Ever since the Beatles, b-sides have carried a certain mystique. For the back half of their upcoming single, “Lateral To The Devil” (due February 11), Later Fortune chose to cover David Bowie’s “Win,” an underappreciated soul-noir classic from 1975’s Young Americans. It’s the first release from the Philly duo—Chet Delcampo and Heyward Howkins—in three years. And the b-side is certainly no throwaway.
“I initially heard ‘Win’ as a kid on the headphones, with all this family acrimony going on around me,” says Delcampo. “The vibe just resonated with me.”
Delcampo (a.k.a. Chris Madl) and John “Heyward” Howkins have been friends and collaborators for many years. Among other projects, Howkins co-founded choral group the Silver Ages with members of Dr. Dog and the War On Drugs. Delcampo has worked with Joel RL Phelps (Silkworm), Kid Congo Powers (Gun Club, Nick Cave, Cramps), Dave Lovering (Pixies) and Karl Blau (who supplied the cover art for the “Lateral To The Devil” single).
Much like everything else, “Win” was a byproduct of the pair’s frequent bouts of experimentation in Delcampo’s home studio. “Chris came up with the arrangement,” says Howkins. “The only thing I took any license with was the outro, because I couldn’t wrap my head around the original—it never made sense to me. We knew we had to represent the saxophone, but we both agreed that it sounded kind of dated. Chris decide to use synth, though there was a bit of laboring over that decision.”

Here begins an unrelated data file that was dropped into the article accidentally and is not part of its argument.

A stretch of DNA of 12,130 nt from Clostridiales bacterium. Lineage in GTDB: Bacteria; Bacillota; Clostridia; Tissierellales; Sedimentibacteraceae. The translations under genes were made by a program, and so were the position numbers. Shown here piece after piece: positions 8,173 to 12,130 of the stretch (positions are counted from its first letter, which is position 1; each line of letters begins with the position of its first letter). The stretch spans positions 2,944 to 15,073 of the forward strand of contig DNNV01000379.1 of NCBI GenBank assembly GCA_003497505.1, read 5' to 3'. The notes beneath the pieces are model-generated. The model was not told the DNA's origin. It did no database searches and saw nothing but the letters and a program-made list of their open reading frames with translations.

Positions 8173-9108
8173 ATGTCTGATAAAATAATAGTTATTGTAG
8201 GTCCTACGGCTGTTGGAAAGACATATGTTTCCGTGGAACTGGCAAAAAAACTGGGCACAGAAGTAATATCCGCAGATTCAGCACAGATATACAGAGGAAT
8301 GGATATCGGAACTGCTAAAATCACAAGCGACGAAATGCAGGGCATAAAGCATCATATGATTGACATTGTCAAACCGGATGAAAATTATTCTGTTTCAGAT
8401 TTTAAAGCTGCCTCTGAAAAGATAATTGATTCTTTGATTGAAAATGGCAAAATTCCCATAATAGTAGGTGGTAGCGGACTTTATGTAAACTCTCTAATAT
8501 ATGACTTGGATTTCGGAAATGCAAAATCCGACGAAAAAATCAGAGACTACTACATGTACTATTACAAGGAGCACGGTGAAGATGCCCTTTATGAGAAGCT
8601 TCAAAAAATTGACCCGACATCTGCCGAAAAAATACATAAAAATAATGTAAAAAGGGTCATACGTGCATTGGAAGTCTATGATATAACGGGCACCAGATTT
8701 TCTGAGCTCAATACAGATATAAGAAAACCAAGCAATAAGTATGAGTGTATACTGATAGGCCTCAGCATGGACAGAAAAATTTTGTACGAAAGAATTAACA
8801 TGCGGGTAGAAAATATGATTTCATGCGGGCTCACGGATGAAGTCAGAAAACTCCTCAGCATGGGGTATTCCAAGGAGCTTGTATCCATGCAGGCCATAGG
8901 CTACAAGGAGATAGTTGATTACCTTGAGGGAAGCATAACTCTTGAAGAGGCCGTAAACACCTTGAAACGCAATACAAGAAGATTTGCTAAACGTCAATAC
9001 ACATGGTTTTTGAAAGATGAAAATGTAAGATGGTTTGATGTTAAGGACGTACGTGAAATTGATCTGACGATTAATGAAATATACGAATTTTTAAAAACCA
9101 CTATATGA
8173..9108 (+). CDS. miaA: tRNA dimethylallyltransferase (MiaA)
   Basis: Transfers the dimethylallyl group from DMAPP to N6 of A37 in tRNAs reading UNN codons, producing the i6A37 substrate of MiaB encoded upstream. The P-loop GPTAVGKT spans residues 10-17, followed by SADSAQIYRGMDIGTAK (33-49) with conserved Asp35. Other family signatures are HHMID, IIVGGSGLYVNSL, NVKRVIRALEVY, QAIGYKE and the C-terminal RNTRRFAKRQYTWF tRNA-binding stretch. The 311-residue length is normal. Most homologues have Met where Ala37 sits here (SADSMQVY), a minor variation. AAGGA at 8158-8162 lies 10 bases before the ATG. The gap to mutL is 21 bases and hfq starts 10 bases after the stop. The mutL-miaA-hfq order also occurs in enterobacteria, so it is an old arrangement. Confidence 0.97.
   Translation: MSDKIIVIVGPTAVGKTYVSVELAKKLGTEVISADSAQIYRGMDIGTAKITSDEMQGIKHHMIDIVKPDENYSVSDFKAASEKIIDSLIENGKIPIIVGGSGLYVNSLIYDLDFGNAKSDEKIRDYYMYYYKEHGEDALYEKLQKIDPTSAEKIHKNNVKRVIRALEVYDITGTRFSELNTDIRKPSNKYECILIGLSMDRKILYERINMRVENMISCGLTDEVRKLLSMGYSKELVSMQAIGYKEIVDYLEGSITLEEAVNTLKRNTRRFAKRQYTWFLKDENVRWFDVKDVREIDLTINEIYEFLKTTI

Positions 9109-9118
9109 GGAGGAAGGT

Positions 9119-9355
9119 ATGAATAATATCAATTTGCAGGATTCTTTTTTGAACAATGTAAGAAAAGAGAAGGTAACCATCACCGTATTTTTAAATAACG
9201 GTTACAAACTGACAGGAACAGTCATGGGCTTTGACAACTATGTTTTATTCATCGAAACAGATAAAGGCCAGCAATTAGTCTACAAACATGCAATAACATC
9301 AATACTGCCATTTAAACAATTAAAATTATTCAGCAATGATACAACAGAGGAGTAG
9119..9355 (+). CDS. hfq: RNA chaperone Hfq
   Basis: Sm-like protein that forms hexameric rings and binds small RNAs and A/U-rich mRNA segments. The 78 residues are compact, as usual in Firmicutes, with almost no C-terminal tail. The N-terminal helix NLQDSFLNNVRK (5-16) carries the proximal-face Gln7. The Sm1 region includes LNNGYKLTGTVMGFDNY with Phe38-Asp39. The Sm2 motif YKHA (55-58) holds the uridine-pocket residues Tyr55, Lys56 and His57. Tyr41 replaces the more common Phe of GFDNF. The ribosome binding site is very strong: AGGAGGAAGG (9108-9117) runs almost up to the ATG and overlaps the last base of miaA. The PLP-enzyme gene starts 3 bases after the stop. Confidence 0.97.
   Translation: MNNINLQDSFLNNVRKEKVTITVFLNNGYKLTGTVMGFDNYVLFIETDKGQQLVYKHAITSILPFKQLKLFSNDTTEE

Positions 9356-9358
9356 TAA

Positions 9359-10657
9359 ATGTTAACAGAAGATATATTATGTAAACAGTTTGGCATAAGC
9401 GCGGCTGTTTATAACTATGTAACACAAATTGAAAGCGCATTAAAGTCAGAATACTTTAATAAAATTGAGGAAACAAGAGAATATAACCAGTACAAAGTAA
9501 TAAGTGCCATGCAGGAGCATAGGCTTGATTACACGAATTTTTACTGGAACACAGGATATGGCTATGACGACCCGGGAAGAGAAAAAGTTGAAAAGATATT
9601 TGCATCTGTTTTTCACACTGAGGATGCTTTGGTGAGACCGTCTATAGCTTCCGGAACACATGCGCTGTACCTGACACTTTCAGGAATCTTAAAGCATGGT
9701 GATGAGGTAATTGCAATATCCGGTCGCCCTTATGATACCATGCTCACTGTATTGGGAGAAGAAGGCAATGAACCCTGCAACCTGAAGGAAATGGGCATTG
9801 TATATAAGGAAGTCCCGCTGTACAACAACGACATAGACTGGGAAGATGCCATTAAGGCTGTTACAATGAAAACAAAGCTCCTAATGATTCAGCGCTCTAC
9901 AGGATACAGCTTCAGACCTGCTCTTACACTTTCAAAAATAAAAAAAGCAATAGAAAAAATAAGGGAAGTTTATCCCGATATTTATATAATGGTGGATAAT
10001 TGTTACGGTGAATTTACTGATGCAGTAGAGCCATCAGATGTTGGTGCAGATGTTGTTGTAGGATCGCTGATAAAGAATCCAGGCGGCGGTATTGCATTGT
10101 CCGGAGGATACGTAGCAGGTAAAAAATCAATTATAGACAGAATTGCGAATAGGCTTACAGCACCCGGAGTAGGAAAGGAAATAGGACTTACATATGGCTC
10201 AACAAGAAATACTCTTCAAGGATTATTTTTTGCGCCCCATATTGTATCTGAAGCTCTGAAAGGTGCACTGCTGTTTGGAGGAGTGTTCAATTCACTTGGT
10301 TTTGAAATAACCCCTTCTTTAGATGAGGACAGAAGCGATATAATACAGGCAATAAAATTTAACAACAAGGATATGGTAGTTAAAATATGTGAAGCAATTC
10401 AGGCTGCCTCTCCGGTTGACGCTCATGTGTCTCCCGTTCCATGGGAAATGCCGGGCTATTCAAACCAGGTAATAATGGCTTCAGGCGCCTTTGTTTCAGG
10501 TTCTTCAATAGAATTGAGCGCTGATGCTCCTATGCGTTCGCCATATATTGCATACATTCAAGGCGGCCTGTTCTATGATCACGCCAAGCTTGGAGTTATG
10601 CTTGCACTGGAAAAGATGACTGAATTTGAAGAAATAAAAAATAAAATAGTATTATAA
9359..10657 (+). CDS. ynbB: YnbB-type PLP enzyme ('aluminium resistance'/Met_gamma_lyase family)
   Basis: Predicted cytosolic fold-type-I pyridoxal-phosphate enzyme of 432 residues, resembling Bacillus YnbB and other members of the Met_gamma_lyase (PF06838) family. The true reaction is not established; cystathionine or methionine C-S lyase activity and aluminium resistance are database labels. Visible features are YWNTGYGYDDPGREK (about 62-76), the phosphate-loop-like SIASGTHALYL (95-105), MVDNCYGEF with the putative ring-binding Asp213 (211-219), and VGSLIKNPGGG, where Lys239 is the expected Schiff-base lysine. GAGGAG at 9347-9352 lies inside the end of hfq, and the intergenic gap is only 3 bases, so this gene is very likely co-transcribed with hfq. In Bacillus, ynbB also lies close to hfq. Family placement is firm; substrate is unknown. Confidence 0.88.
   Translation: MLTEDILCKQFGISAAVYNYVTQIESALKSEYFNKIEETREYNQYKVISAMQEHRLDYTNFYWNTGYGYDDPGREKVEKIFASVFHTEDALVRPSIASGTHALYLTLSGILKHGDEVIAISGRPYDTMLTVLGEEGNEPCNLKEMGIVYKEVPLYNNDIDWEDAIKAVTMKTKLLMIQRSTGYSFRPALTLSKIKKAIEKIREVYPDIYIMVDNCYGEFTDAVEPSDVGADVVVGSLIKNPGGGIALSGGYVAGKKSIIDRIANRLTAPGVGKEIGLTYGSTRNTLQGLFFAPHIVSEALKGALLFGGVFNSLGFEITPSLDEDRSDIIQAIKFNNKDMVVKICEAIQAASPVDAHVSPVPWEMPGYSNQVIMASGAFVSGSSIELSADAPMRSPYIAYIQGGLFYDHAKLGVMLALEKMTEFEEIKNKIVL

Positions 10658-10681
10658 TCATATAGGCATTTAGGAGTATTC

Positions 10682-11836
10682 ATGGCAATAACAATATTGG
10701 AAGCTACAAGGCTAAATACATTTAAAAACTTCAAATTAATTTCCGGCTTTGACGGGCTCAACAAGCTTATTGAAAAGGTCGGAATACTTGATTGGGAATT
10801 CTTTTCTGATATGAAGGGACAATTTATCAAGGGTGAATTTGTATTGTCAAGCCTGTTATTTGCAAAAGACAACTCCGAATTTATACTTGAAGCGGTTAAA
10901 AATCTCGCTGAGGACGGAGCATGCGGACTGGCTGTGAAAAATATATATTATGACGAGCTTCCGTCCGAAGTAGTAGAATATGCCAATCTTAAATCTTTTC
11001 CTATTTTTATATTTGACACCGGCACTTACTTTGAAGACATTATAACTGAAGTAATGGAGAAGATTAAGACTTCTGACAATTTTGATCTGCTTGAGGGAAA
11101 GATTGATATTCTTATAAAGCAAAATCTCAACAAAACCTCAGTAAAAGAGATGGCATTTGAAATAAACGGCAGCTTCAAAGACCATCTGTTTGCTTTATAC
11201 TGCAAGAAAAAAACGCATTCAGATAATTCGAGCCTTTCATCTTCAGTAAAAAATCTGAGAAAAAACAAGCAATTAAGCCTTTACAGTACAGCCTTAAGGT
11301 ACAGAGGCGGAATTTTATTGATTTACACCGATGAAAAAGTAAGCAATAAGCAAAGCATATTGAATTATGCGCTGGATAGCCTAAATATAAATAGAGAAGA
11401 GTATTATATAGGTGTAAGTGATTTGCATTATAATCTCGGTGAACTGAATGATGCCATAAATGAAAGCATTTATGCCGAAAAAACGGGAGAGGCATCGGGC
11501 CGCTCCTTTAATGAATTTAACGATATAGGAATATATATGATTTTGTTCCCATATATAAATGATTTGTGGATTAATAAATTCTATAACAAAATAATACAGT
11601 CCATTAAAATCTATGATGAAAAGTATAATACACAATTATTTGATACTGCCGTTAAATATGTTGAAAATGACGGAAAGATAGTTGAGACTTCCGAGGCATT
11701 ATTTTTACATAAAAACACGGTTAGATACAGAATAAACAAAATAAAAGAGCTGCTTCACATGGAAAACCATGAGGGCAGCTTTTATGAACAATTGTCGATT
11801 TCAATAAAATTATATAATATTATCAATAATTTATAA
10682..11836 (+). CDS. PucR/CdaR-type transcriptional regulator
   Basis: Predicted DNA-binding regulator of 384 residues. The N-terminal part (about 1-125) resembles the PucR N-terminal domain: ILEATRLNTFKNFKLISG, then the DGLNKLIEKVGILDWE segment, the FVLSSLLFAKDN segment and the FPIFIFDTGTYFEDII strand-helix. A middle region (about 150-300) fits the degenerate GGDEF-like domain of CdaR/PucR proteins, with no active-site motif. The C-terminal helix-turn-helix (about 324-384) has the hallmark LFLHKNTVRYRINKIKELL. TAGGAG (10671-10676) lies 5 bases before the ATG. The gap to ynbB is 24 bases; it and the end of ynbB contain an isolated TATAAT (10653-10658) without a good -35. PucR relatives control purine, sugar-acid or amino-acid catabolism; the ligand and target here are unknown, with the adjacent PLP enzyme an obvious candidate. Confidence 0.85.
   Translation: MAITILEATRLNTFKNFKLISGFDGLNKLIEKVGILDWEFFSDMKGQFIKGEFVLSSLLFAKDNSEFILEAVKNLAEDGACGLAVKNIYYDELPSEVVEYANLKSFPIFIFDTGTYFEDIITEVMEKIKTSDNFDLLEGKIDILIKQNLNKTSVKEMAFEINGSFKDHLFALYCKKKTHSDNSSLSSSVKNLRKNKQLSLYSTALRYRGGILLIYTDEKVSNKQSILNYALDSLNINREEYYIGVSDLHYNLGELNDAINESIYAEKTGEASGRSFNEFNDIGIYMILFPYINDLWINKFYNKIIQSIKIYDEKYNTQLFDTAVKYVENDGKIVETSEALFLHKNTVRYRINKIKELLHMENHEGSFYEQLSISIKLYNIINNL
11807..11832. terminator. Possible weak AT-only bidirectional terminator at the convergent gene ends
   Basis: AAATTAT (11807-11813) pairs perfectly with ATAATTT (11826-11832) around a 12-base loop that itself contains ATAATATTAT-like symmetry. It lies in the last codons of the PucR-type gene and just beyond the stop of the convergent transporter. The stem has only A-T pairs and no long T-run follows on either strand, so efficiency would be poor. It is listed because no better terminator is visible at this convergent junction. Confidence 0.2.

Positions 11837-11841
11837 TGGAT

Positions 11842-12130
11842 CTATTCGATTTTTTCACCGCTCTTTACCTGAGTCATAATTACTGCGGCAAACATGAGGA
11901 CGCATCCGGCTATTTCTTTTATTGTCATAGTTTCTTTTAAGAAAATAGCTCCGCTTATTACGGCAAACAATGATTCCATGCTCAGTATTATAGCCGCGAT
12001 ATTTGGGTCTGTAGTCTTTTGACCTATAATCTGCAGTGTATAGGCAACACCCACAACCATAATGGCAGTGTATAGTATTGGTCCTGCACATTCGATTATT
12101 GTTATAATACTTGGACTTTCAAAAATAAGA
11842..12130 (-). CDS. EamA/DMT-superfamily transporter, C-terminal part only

As for the a-side, its lyric is pure patchwork poetry from Howkins. “Sat lateral to the devil, not above him more on equal,” he sings over a shapeshifting bed of electronics, piano and surging percussion. “Asked if he knew what it’s like to be human, he said I wouldn’t choose it.”
“We went from this piano seed and fleshed it out from there,” says Howkins. “I had a few lines of lyrics, and there were some things I left behind from other songs that made sense.”
Right now, there are no plans for a full album of Later Fortune material. Delcampo is finishing up a new LP as Hong Kong Stingray, and Howkins has a solo EP in the works.
“We know when something sucks, and we’ve known each other long enough that we can tell each other,” says Howkins. “We can make as many mistakes as we want. It’s nice to have the luxury of time and resources.”